The girl, naked and screaming, ran directly toward Nick Ut’s camera — and into history.
Her name is Kim Phuc, and the instant the Associated Press photographer captured her image 50 years ago — on June 8, 1972 — she became more than a victim of a South Vietnamese napalm strike on her hamlet. She was and is an international symbol of that unpopular war, and of the torment inflicted on innocents in all wars.
For nearly a century, the AP has covered war with images. Some won Pulitzer Prizes, like Ut’s napalm girl, like Eddie Adam’s breathtaking photo of the execution of a Viet Cong prisoner, like Joe Rosenthal’s tableau of Marines raising the flag on Iwo Jima’s Mount Suribachi.
They and others are engraved in global memory, often resonating in ways that words and video do not.
Some show war’s action — a Palestinian with stone in hand confronts an Israeli tank; Korean refugees crawl over a shattered bridge, like ants; a statue of Iraqi leader Saddam Hussein crashes to the ground.
But others focus on the pain, and the losses. A Marine, bleeding profusely around his neck, is evacuated by helicopter after a bombing in Afghanistan. A man displays scars left by machete-wielding gangs in the Rwandan genocide. A Palestinian woman, her face a mask of fury and grief, brandishes helmets left behind by those responsible for a massacre at the Sabra refugee camp in Lebanon.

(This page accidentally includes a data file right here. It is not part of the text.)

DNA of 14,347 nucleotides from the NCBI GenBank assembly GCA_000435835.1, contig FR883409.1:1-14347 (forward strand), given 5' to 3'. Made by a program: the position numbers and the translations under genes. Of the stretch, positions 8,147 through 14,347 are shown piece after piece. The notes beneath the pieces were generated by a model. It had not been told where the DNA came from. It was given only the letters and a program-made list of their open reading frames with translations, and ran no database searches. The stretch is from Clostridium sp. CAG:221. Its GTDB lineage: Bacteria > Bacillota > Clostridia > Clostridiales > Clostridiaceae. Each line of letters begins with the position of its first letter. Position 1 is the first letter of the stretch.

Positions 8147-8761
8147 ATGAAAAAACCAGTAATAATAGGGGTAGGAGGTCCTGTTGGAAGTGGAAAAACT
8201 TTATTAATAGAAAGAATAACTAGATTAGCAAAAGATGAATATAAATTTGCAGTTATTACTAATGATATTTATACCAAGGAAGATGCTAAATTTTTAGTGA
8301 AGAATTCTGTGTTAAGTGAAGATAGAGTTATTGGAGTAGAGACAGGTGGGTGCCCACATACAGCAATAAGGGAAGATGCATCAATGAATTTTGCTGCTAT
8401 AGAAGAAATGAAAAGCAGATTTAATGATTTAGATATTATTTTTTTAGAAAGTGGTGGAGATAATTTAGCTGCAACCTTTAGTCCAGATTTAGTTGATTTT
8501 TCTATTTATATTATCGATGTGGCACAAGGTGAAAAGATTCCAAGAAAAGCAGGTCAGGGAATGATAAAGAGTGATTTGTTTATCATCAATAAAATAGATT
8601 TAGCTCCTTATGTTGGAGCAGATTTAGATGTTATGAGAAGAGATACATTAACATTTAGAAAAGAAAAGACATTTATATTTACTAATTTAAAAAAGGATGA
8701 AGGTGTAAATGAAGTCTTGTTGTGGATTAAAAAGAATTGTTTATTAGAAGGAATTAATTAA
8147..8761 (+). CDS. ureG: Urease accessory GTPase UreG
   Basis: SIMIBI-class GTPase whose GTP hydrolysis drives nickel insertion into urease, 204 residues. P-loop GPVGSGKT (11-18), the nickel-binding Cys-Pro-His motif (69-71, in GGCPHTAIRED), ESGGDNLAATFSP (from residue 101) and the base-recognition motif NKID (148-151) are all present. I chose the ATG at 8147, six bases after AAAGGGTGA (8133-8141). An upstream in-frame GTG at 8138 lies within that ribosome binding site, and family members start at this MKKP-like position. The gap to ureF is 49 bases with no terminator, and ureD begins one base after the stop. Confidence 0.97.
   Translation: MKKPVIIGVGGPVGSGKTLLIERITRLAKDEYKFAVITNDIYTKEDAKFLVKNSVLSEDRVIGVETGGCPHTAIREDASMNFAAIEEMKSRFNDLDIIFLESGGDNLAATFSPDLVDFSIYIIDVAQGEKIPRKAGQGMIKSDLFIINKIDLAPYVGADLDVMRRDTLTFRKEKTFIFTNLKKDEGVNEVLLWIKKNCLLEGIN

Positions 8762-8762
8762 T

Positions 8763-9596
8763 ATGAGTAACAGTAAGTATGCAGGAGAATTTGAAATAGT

All too often, the war photos depict young victims.
Thirty-eight years apart, in Vietnam and Syria, fathers clutch the bodies of their dead children. In between, in 1994, a 7-year-old boy lies mortally wounded in a pool of blood in Serajevo.
And then, this year, Evgeniy Maloletka captured the aftermath of the Russian bombing of a maternity hospital in Mariupol, Ukraine. Five men carried a pregnant woman on a stretcher. Her pelvis had been crushed; she would not survive.
Nor would her unborn child.
This version corrects to show that South Vietnamese planes dropped the napalm, not American planes.